Accretion can happen in one of two ways.

In one scenario, gas is swallowed as it washes up right to the fiery surface of the star.

In the second, much more violent scenario, the magnetic fields sweeping from the star push back the approaching gas and cause it to bunch up, creating a gap between the star and its surrounding disk. Rather than lapping at the star's surface, the hydrogen atoms travel along the magnetic field lines as if on a highway, becoming super-heated and ionized in this process.

"Once trapped in the star's magnetic field, the gas is being funneled along the field lines arching out high above and below the disk's plane," Eisner explained. "The material then crashes into the star's polar regions at high velocities."

In this inferno, which releases the energy of millions of Hiroshima-sized atomic bombs every second, some of the arching gas flow is ejected from the disk and spews out far into space as interstellar wind.

Eisner's team pointed the telescopes at 15 protoplanetary disks with young stars varying in mass between one half and 10 times that of our sun. This sample of disks, all located in our own galaxy, the Milky Way, represents by far the largest of its kind.

"We could successfully discern that in most cases, the gas converts some of its kinetic energy into light very close to the stars" he said, a tell-tale sign of the more violent accretion scenario.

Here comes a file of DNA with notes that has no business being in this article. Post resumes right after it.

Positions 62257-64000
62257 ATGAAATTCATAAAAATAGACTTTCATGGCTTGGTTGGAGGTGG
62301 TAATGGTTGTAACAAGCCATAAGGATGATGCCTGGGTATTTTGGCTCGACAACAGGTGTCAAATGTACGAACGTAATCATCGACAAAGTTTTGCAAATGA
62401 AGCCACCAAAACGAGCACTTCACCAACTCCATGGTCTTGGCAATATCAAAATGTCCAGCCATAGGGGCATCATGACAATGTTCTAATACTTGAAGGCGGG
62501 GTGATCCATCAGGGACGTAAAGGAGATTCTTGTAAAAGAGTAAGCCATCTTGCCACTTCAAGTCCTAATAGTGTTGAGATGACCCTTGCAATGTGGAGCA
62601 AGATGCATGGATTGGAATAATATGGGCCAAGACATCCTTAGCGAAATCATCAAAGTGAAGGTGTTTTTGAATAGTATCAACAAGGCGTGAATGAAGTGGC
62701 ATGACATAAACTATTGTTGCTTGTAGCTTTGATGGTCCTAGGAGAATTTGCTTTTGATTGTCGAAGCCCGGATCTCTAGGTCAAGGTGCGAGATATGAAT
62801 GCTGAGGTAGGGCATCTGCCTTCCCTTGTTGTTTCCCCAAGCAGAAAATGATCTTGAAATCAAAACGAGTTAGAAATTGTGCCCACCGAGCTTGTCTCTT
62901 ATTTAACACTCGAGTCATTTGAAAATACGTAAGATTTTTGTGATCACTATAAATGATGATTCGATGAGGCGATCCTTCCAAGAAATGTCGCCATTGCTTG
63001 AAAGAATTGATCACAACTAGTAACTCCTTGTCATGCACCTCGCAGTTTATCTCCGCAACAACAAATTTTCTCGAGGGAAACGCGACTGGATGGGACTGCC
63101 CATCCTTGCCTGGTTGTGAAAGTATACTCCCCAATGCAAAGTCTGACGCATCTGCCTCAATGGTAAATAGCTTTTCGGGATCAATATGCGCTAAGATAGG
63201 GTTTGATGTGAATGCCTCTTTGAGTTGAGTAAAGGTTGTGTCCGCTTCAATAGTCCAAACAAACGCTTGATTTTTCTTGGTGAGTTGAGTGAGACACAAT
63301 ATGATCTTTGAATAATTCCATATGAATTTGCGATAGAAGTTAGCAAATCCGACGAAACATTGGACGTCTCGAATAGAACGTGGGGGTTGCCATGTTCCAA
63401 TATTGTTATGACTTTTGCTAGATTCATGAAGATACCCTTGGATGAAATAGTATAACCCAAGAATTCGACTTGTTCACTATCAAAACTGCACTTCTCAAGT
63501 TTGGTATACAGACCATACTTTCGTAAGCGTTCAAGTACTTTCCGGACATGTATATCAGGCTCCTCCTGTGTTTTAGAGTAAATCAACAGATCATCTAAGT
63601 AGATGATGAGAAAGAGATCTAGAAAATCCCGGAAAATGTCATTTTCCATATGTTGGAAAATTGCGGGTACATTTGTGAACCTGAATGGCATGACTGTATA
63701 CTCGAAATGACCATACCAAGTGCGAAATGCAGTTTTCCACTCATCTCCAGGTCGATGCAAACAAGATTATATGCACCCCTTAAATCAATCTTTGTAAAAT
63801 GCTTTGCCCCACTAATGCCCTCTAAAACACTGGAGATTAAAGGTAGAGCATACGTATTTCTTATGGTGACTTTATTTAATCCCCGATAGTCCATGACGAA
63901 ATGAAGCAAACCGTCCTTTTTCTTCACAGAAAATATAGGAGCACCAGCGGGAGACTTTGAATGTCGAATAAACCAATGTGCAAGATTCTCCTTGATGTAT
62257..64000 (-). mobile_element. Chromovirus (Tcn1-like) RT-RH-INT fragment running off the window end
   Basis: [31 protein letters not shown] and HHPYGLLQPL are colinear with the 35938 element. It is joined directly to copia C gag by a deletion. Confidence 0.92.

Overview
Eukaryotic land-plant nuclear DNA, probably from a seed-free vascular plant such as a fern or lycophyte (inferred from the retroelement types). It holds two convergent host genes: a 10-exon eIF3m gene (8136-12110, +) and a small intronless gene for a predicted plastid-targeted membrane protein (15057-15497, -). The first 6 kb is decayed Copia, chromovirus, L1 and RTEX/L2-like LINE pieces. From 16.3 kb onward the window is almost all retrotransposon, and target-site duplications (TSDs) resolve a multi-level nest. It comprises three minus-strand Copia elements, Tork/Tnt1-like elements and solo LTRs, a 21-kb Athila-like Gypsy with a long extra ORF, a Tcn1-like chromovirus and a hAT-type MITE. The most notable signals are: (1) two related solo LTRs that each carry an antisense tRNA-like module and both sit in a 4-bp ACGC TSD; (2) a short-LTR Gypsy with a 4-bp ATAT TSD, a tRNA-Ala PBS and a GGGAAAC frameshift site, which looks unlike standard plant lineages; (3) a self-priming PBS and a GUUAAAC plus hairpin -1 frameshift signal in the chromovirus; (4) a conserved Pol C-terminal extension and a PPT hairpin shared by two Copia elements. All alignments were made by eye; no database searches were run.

"In other cases, we saw evidence of winds launched into space together with material accreting on the star," Eisner added. "We even found an example -- around a very high-mass star -- in which the disk may reach all the way to the stellar surface."

The solar systems the astronomers chose for this study are still young, probably a few million years old.

"These disks will be around for a few million years more," Eisner said. "By that time, the first planets, gas giants similar to Jupiter and Saturn, may form, using up a lot of the disk material."

More solid, rocky planets like the Earth, Venus or Mars, won't be around until much later.

"But the building blocks for those could be forming now," he said, which is why this research is important for our understanding of how solar systems form, including those with potentially habitable planets like Earth.

"We are going to see if we can make similar measurements of organic molecules and water in protoplanetary disks," he said. "Those would be the ones potentially giving rise to planets with the conditions to harbor life."

Eisner's co-authors on the paper are John Monnier from the University of Michigan; Julien Woillez, Sam Ragland and Peter Wizinowich from Keck Observatory; Rachel Akeson and Rafael Millan-Gabet from NASA's Exoplanet Science Institute at Caltech; James Graham at the University of California Berkeley; Lynne Hillenbrand from Caltech's Astrophysics department; and Jorg-Uwe Pott from the Max-Planck-Institut fuer Astronomie in Heidelberg, Germany.

The ASTRA project was made possible by a Major Research Instrumentation Grant from the National Science Foundation.